What can you do right now to prevent getting the flu? As H7N9 continues to dominate our health headlines, I thought I’d continue my refresher course on prevention of this and other viruses. I’ve already discussed the specific tips for preventing H7N9 bird flu as well as getting a good night’s sleep; now let’s go over the actual evidence for the many herbal and non-prescription methods to prevent colds and flu. With herbal treatments, my favorite source is always from the Natural Medicines Database. They have an outstanding free article researching the best evidence for every common herb that people use to fight colds and flu. They also have a terrific graph at the end which summarizes the data. Here is a screenshot:
As you can see, there is nothing in their green zone of therapies proven “likely safe and effective”. Their highest level is American ginseng, listed as “possibly safe and effective”. Then we have a slew in the “insufficient evidence” pile including ALA, garlic, lactobacillus and others. You will probably be surprised to find that the most commonly used preventive medicines such as echinacea, vitamin C and zinc all are considered “possibly ineffective”, lower than many other herbals. You’re welcome to disagree, but they always back up their findings from a continuing review of the latest research. Here is a snippet of their details:
Echinacea is widely used to prevent upper respiratory infections including colds and flu. In vitro research suggests that echinacea stimulates the immune system, causing macrophages to produce tumor necrosis factor, interleukin-1, and beta-interferon.6388,6389 Echinacea has been studied for prophylaxis against the common cold, but has consistently been shown to be ineffective.3281,3282,6386,6417,8228,10782,12354,13419,14419 Don’t recommend echinacea for PREVENTING colds and flu.
American ginseng might also be beneficial. Some evidence suggests that taking a specific American ginseng extract called CVT-E002 (Cold fX, Afexa Life Sciences, Canada) 200 mg twice daily over a 3-4 month period during influenza season might decrease the risk of developing symptoms of an upper respiratory tract infection such as the common cold or flu in adults aged 18-65 and older.11351,13192,14345 It might not reduce the chance of getting the first cold of a season, but might reduce the risk of getting repeat colds in a season.13192 When respiratory infections do occur, this extract seems to reduce the symptom severity and duration of symptoms.13192,14345 More evidence is needed to confirm these findings before American ginseng can be recommended for this use.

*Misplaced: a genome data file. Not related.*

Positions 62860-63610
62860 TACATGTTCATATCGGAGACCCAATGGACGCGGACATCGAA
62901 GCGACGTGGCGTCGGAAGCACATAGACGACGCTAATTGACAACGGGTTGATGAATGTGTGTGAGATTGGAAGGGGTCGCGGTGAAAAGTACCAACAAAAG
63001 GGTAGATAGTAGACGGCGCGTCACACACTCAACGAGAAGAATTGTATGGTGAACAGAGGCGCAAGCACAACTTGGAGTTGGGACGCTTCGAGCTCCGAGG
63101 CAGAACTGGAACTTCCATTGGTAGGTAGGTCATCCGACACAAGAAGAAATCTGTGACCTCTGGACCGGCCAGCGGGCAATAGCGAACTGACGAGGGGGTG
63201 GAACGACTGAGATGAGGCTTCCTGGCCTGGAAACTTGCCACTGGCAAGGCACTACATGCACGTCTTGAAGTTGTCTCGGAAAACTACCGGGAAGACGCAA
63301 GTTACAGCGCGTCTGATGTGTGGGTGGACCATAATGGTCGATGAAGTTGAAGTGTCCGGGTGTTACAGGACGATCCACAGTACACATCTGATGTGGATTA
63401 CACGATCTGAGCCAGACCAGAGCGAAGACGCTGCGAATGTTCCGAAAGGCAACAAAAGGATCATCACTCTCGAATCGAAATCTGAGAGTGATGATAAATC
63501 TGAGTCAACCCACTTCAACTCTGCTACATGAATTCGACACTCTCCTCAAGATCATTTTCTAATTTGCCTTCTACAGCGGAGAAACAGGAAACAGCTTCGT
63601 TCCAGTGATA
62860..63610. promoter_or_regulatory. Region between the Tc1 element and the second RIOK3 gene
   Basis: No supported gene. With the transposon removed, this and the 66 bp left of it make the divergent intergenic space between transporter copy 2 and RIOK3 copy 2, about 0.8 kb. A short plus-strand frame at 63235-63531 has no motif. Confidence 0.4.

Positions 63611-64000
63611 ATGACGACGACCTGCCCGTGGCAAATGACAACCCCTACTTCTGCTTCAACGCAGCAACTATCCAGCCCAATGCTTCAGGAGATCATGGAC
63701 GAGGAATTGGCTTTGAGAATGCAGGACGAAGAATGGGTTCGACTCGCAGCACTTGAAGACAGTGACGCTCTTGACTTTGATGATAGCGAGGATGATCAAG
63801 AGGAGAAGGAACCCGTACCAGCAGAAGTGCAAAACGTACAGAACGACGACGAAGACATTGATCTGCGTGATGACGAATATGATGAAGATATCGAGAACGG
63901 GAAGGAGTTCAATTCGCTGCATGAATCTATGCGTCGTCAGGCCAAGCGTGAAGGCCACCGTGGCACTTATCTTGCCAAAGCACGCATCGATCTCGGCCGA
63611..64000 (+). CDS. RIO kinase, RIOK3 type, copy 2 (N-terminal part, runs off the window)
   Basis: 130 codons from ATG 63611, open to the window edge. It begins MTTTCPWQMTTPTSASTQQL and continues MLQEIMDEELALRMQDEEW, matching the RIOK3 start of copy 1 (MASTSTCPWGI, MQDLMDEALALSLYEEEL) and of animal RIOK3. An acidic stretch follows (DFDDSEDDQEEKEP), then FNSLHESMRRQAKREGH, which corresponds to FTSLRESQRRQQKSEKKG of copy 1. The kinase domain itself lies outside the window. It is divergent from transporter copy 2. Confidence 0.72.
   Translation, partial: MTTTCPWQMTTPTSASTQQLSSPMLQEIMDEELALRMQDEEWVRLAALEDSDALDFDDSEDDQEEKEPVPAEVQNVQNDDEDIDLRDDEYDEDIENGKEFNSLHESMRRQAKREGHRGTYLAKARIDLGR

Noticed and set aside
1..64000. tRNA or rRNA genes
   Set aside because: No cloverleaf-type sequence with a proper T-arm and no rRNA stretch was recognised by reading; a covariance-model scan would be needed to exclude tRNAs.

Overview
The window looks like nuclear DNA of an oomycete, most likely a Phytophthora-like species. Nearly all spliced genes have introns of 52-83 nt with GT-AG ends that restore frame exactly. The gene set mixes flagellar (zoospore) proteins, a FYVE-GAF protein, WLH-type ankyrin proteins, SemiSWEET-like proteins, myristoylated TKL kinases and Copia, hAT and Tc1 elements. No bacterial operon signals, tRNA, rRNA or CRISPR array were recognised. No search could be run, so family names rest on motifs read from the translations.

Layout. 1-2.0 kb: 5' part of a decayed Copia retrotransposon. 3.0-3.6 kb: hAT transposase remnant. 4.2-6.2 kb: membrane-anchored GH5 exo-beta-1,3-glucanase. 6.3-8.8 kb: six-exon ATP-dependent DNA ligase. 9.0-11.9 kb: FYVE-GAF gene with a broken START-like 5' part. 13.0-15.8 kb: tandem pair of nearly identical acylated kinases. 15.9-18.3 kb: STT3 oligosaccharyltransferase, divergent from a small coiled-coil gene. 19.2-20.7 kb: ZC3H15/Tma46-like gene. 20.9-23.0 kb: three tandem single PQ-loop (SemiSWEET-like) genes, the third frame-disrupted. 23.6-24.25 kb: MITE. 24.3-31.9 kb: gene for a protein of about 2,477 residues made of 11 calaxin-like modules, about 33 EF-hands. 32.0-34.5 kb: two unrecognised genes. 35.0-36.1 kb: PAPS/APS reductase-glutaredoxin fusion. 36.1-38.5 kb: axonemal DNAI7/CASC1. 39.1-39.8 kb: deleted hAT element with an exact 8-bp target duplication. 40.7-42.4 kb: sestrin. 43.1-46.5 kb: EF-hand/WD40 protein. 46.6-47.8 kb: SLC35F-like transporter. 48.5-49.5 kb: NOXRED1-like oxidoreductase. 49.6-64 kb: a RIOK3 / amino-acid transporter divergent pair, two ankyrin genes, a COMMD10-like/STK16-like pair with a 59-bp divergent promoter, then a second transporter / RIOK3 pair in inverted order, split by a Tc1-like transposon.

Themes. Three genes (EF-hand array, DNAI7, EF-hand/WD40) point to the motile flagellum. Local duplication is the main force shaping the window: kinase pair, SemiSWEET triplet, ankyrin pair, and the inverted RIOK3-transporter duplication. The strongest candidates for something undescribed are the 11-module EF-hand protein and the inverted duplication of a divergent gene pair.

Probiotics are gaining interest for reducing the risk of upper respiratory tract infections such as the common cold. Some research suggests that milk fortified with a specific strain of probiotic, Lactobacillus rhamnosus GG (Culturelle) seems to modestly reduce the incidence of respiratory infections in young children in day care.8565 Lactobacillus GG seems to stimulate some measures of immune function.7756,7757 Some clinical research also shows that children attending day care who drink a milk product containing a specific combination of Lactobacillus acidophilus plus Bifidobacteria animalis (HOWARU Protect, Danisco) for 6 months have a 45% lower risk of developing flu-like symptoms compared to placebo. This is promising, but still preliminary.
Zinc inhibits rhinovirus replication in vitro, but there’s no evidence this happens in vivo. Some evidence suggests that zinc might also increase cell-mediated immune response in elderly people. But there’s also no reliable evidence that taking zinc supplements can help prevent a cold.10780,10783,10784 Zinc also does not seem to decrease the chance of getting the flu in vaccinated, institutionalized elderly patients.6563
Vitamin C has long been promoted for colds and flu and has generated lots of controversy over the years. Vitamin C might help immune function. It seems to increase T-lymphocyte activity, phagocyte function, leukocyte mobility, and possibly antibody and interferon production.1963,1965 But most evidence suggests that even in doses up to 1 gram/day, vitamin C does NOT prevent colds.1966,1967,1968,1987,3042,6458,7101,9832 Likewise, increasing DIETARY vitamin C intake does not seem to affect the risk of getting a cold.10780
What Else Works?
The most common sense preventive measure by far is hand washing. This is a crucial, simple idea that really does cut down on passing along the infection via handshaking or touching. This has been proven for almost 200 years, ever since Dr Lister proved that hand washing with antiseptic dramatically cut down on surgical infections (be thankful you didn’t live back then!). Many studies since then have shown decreases in hospital acquired infections with simple hand washing. But people should not waste their money on the trendy anti-microbial soaps with triclosan and other ingredients as they don’t have much evidence of effectiveness, and they likely will lead to a worsening of the already serious worldwide problem of antibiotic resistance. Simple soap and water also does the trick — but I actually prefer the alcohol gels as they work quicker and wipe out a much larger percentage of viruses and bacteria than soap.
Another interesting idea is daily gargling, with simple salt water, during the entire winter season. In a 2005 published study in the American Journal of Preventive Medicine, people who gargled up to three times a day had a 40% decrease in respiratory illness and symptoms during the winter. Gargling also is a simple way to help improve sore throat pain and swelling, and it also loosens up mucus.
And of course, the basics
Don’t forget the obvious concept of a healthy immune system, via exercising, a good diet full of antioxidants, and not smoking!
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